Cloud-native: New technology with old constructs.

Cloud-native: New technology, old constructs.

We need to find ways to efficiently secure cloud-native microservice environments. There is a need to provide every type of running process in an internal I.T  infrastructure with an intrinsic identity, to assert who we say we are. How do you prove who you are in a flexible manner regardless of what platform?  You need to give someone enough confidence to trust what you have just said to them. IP addresses are like home addresses, creating a physical identity for the house but not telling you who the occupants are. The more you know about the people living in the house the richer the identity you can give them. The richer the identity the more secure the connection.

Larger companies have evolved their authentication and security infrastructure to support internal service to service, server to server and server to service communications. Everything is an API call. There may only be a few public-facing API calls but there will be many internal API calls, such as user and route lookups. This will result in a scale that we have not seen before. Companies like Google and Netflix have realized there was a need to move beyond the things that most organizations do today.

 

Outdated: Network segmentation

Firstly, they rely on traditional network constructs such as network firewalls and routers to basically enforce authentication. If traffic wants to get from one IP segment to another IP segment, it passes through a layer 4 to layer 7 rule set filter then those endpoints should be allowed to talk to each other.

However, network segmentation is probably a bit too coarse-grained versus what is happening at the application layer. The application layer is going through major transformational changes. The changes to network security do not represent the application as much as the application should be represented. API gateways, web application firewalls (WAFs) and next-gen firewalls are all secondary when it comes to protecting microservices. They are just the first layer of defense. Every API call is HTTP/HTTPS so what good is a firewall anyway?

We have new technologies being protected by traditional means. The traditional security mechanism that was based on IP and 5-tuple can’t work in cloud-native microservice architecture, especially when there are lateral movements. Layer 4 is coupled with the network topology and it lacks the flexibility to support agile applications. Unless these traditional devices can follow the microservice workload, and follow the source/destination IP address, and source/destination port number around the cloud nothing will be effective. This is a design phase that will not happen. You need to bring the security to the microservice not the other way around.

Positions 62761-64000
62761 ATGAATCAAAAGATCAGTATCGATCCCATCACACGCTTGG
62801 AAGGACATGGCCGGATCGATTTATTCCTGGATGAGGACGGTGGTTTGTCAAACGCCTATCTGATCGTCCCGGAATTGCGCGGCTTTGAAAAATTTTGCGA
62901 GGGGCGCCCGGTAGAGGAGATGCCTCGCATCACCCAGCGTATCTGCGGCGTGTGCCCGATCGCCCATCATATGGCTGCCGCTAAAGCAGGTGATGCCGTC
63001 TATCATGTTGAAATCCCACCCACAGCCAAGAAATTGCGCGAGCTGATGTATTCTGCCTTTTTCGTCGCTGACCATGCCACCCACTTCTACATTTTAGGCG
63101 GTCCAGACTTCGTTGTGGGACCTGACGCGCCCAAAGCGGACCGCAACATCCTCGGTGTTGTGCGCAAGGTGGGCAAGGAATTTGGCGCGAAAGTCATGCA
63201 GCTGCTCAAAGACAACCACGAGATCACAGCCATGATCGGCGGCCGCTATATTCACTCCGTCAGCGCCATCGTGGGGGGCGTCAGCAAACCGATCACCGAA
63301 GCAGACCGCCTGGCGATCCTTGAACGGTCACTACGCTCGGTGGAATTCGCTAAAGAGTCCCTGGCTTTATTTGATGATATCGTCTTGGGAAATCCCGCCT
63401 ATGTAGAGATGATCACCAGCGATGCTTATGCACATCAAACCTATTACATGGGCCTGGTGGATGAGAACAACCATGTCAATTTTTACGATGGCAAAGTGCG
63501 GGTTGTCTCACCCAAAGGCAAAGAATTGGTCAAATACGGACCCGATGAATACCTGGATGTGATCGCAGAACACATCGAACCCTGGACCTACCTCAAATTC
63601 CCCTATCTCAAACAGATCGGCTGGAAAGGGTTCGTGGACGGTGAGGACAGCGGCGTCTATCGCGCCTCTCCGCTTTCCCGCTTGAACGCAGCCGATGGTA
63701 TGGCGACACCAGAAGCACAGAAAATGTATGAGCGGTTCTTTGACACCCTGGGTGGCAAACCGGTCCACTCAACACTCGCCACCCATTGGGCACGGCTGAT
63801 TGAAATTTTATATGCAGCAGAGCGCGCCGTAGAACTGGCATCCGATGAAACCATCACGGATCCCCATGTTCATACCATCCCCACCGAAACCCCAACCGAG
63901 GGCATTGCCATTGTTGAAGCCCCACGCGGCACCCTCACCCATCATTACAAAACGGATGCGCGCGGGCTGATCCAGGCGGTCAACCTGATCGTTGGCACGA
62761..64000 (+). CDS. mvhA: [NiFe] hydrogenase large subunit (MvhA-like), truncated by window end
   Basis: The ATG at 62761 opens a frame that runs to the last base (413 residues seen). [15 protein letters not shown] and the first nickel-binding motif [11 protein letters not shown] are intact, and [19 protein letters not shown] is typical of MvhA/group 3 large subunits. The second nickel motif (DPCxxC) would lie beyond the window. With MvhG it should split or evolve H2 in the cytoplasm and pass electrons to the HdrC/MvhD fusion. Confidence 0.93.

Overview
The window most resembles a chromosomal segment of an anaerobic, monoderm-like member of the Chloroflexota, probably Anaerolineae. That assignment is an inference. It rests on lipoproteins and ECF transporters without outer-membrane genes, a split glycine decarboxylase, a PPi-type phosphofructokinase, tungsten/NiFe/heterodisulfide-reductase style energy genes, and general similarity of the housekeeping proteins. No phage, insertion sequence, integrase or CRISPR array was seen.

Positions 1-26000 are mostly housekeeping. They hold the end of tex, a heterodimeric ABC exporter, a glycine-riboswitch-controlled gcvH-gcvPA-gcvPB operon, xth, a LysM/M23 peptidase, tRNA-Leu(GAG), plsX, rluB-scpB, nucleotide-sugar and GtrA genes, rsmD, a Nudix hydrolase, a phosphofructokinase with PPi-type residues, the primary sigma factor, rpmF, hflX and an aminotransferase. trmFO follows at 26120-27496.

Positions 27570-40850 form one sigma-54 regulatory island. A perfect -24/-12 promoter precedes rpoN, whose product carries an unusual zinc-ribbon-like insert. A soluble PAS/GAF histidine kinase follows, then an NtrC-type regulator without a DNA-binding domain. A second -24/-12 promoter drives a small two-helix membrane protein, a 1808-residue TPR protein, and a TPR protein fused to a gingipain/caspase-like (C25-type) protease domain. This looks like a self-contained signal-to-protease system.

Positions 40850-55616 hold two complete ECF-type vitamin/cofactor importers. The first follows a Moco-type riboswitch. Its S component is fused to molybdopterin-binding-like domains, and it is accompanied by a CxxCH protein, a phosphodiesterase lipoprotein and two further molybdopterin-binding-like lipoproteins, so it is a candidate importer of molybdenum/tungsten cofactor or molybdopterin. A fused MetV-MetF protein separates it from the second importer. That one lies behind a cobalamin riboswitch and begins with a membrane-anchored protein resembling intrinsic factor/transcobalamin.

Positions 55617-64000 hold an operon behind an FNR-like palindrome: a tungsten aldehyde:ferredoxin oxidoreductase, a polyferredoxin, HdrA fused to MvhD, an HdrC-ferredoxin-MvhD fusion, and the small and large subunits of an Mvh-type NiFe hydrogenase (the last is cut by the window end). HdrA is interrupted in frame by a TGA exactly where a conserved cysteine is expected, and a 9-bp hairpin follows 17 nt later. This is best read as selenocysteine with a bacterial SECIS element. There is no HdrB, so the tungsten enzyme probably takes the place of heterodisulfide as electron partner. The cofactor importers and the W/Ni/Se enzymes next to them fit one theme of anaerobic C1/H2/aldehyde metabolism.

Traditional security mechanisms for microservices are evaporating. The perimeter has changed and is now at the API layer. Every API presents a new attack surface which results in a gap. There is a gap that needs to be filled and there are only a few companies that do this. There are too few and we need more.

 

Outdated: Tokens and Keys

The other thing is the continued use of Tokens and Keys. They are hard-coded strings that are serving as a proxy for who you are. The problem is that the management of these items is difficult. For example, rotating and revoking them is challenging. This is compounded by the fact that we have to presume that the I.T organization infrastructure is going to become more horizontally scaled and dynamic in nature.

I think we can all agree that with the introduction of technologies such as containers, and serverless, we are going to arbitrarily see these things spin up and down because it’s more cost effective than to build and support tightly coupled monolithic applications. So the design pattern of enterprise I.T is moving forward and it makes the authentication problem more difficult. So we need to bring life a new initiative. We need a core and identity construct that supports the necessary design pattern when we are building for the future.

 

New identity-based mechanism

We need companies to recognize that a new identity-based mechanism is required. We have had the identity for human-centric authentication for decades. There are literally hundreds of companies built to do this. However, the scale of identity management of internal infrastructure is of an order of magnitude greater than it was with humans. That means that existing technology constructs and technologies such as Active Directory are not scalable and not built for this type of scale. This is where the opportunity arises – to build architectures that can match this scale.

Another thing that comes to mind when you look at these authentication frameworks when you think about identity and cryptography, it’s a bit of a black box, especially, for the newer organizations that don’t have the capacity and DNA to think about infrastructure at that layer.  For the organization, there is interest in a product that allows them to translate internal policies, that are no longer in the internal data center but in the cloud. We need a way to carry out the mappings to middleware public cloud using identity as the core service.

When everything has an atomic form of identity it can be used for a variety of other purposes as well. For example, you can use it to chain identity together, better debugging and tracing to name but a few.

 

About Matt Conran

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